Nevertheless, the appellate court affirmed that an insured may pursue “consequential damages resulting from an insurer’s failure to provide coverage if such damages (risks) were foreseen or should have been foreseen when the contract was made.” The appellate court went on to add that “[a]lthough proof of such consequential damages will ultimately rest on what liability the insurer is found to have ‘assumed consciously,’ or from the [insured’s] point of view, have warranted the [insured] to reasonably suppose the insurer assumed when the insurance contract was made, a determination of whether such damages were, in fact, foreseeable should not be decided on a motion to dismiss and must await a fully developed record.”
Thus, the appellate court found that the insured met the pleading requirement with respect to its claim for breach of contract, as well as its claim for breach of the covenant of good faith and fair dealing, stating that “[w]e find that the motion court erred in dismissing the consequential damages claim, because [the insured] fulfilled its pleading requirement by specifying the types of consequential damages claimed and alleging that such damages were reasonably contemplated by the parties prior to contracting.”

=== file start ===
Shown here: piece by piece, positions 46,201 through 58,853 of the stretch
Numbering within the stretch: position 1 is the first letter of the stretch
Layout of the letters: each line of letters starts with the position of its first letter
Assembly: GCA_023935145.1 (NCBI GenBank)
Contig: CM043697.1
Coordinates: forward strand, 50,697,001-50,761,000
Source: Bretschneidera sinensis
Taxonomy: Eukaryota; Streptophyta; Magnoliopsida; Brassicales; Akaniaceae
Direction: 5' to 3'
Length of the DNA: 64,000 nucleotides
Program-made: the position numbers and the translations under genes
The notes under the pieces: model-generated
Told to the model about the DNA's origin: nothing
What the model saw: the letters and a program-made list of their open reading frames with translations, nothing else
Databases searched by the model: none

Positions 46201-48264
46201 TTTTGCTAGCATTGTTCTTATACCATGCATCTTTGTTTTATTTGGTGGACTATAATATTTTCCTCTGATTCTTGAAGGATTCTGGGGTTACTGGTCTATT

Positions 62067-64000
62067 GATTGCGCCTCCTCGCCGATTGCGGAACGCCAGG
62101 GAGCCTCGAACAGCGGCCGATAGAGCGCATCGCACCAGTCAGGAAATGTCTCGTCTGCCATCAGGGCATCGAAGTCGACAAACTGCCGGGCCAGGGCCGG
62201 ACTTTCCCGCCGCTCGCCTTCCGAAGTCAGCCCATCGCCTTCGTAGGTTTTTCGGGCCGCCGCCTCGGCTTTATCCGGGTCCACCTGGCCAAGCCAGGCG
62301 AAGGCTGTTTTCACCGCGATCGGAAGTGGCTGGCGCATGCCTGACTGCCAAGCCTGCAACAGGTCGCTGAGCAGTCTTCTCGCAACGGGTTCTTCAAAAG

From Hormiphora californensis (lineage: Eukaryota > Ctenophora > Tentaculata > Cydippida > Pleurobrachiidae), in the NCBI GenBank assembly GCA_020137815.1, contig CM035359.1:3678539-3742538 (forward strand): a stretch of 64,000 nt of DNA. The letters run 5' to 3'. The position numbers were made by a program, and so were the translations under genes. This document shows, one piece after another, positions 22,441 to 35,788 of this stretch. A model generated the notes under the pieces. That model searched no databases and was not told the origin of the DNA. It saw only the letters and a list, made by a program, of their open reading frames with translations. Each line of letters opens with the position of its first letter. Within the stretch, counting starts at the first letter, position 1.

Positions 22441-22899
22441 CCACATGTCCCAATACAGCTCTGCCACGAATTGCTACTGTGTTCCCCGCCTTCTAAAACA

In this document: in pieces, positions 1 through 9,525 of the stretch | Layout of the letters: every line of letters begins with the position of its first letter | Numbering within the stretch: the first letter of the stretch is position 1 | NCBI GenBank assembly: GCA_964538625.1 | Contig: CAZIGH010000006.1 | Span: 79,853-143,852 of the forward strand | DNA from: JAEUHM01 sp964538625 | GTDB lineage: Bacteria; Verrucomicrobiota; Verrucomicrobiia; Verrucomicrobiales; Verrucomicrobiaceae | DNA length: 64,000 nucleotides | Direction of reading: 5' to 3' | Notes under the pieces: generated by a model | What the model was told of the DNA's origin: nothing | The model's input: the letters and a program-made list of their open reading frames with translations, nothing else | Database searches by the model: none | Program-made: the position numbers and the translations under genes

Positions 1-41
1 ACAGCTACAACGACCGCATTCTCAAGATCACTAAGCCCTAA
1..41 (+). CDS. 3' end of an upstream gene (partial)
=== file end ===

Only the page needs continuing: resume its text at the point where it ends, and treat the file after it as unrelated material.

The appellate court’s decision will likely induce policyholders to consider the potential recovery of consequential damages as part of their claim resolution analysis. And while this decision may assist policyholders in surviving a pre-answer motion to dismiss, and thus expanding the scope of discovery in the course of litigation, parties should still consider the high bar needed to prove such damages at trial. Despite the appellate court’s discussion regarding the degree of specificity required at the pleading stage to survive a pre-answer motion to dismiss for failure to state a claim, the decision did not address the level of proof required to prevail on a claim for consequential damages at trial. Indeed, the policyholder must still prove by a preponderance of the evidence that the consequential damages it seeks to recover were foreseeable and contemplated by the parties at the time contracting, and “assumed consciously” by the insurer. Lastly, the appellate court’s decision in this case was premised on New York statutes and jurisprudence regarding the pleading requirements that apply to cases venued in state court. It is questionable whether federal courts applying New York law will adopt the appellate court’s holding or abide by precedent and the pleading requirement promulgated under the Federal Rules of Civil Procedure.